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Transforming: The Church as Agent of Change in the Parable of the Good Samaritan


The shocking parable of the Good Samaritan provides an example of how the church can be an agent of transformation. In this story from Luke 10, a despised minority person demonstrates God’s love and shows today’s Christians the essence of authentic social transformation.


Image: Romary / Wikimedia Commons.

The story of the Good Samaritan is one of the best-known and best-loved of Jesus’ parables. For many it has become the story of the archetypal good guy who unselfishly helps a stricken stranger. What is more, he does so at great personal expense and inconvenience and without the prospect of getting anything in return. To be sure the above portrayal is there, but the story is much more than that. In fact, beneath the story is a paradigm of how God wants those in His kingdom to affect their world.


A Lawyer’s Bold Question

The setting is key to understanding parables.

New Testament scholars are quick to remind us that the setting provides a key to understanding parables, and this one is no exception. The parable is prompted by a scribal expert in the law (Gk. nomikos) who tests Jesus’ command of the Torah with a bold question.1 “What must I do to inherit eternal life?”2 is not an unusual question for a rabbi to ask3 but it betrays a debatable assumption. It assumes that achieving eternal life is a matter of human responsibility. Surprisingly, Jesus does not challenge this assumption. Instead, he answers with two questions that target the area of his expertise: “What is written in the Law?” and “How do you read (it)?” Nothing could have been more inviting for a scribe than to be asked to answer his own question.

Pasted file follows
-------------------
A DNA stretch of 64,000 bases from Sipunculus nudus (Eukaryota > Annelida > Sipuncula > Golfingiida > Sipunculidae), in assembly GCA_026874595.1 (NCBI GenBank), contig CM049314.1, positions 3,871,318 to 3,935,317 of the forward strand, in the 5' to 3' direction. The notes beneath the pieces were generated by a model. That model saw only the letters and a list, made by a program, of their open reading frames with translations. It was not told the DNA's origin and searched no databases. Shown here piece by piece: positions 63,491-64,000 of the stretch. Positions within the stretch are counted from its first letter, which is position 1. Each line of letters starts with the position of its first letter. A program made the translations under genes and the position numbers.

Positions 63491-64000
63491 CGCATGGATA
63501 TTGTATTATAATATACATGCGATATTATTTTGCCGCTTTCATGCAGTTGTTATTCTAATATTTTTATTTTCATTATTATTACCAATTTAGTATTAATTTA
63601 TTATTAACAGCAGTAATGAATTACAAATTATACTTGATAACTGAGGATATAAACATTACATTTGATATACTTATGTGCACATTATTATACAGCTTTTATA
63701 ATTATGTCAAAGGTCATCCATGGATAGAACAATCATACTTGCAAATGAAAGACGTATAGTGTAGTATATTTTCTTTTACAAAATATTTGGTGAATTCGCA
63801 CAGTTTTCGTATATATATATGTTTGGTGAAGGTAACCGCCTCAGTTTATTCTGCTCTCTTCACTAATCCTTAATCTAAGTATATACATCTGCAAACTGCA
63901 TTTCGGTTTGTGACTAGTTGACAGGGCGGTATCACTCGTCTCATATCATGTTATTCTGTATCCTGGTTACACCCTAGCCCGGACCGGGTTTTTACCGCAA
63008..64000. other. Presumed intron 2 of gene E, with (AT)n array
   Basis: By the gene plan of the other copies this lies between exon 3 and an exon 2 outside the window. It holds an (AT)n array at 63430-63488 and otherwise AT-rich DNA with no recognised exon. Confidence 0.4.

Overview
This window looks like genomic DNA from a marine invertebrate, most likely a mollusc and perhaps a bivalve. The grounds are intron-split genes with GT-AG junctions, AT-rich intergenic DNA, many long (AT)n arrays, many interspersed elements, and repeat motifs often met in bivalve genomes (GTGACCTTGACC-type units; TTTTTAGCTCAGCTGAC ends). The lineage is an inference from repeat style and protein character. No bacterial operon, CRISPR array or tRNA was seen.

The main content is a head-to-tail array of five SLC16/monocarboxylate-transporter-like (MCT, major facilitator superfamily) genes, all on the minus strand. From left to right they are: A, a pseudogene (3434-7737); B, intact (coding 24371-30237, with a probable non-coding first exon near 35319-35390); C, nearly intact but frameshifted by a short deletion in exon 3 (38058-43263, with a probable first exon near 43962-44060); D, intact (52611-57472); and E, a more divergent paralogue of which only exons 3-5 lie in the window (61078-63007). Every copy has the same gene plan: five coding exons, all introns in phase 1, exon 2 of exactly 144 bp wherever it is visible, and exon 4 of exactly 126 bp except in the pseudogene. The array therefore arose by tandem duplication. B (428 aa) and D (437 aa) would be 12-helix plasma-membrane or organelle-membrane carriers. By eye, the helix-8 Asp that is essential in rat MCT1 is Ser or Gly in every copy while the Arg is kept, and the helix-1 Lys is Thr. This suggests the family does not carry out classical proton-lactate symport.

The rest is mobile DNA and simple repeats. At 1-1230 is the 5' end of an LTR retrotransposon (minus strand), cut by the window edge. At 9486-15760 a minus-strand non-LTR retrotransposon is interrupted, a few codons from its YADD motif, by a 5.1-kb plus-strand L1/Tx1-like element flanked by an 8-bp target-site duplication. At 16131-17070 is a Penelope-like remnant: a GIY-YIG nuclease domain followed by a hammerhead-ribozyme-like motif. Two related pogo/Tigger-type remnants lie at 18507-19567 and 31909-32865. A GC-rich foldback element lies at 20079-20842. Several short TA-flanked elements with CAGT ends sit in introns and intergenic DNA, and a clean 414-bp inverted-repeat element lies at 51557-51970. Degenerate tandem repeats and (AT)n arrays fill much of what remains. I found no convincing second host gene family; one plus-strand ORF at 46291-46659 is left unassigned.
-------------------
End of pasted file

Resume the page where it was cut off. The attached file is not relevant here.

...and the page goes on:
The Lawyer’s Astute Answer, But Hidden Motive vv. 27-29

Without hesitation (I imagine), the lawyer quotes two verses that summarize the heart of the Decalogue, or Ten Commandments: “’You shall love the Lord your God with all your heart, and with all your soul and with all your strength, and with all your mind’ [Deut. 6:5]; and, ‘Love your neighbor as yourself’” [Lev. 19:17]. His answer actually distills Israel’s covenantal responsibility to two all-encompassing principles of the Torah, i.e., to love God supremely and to love your neighbor as yourself. Jesus can hardly find fault with this answer. After all, on another occasion, the Pharisees asked Jesus to identify the greatest commandment in the Law, and he answered with the same two scriptures adding, “All the Law and the Prophets hang on these two commandments” (See Matt. 22: 37-40). Consequently, Jesus affirms the correctness of his answer and says, “Do this and you will live.”4 Nevertheless, the answer raises the fundamental dilemma for a Jew. Under the Law, the covenant responsibility of loving God is inseparable from loving ones neighbor as oneself. Jewish teachers tended to identify “neighbor” with “fellow countryman” (i.e., Israelite).5 However, the broader context of Moses’ instruction was given to all the congregation of Israel (Lev. 19:2) and dealt with how they were to conduct themselves as a “holy” people. This included how they were to treat the “stranger” (v. 10) in the land. The lawyer’s question, “Who is my neighbor?” is really asking, “To whom do I owe that covenantal love Moses spoke about?”


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Category: Biblical Studies, Winter 2009

About the Author: James D. Hernando, Ph.D. (Drew University), is Professor of New Testament at the Assemblies of God Theological Seminary. He is author of Dictionary of Hermeneutics (Gospel Publishing House, 2005), the commentary on 2 Corinthians in the Full Life Bible Commentary to the New Testament (Zondervan, 1999), as well as numerous articles and papers.

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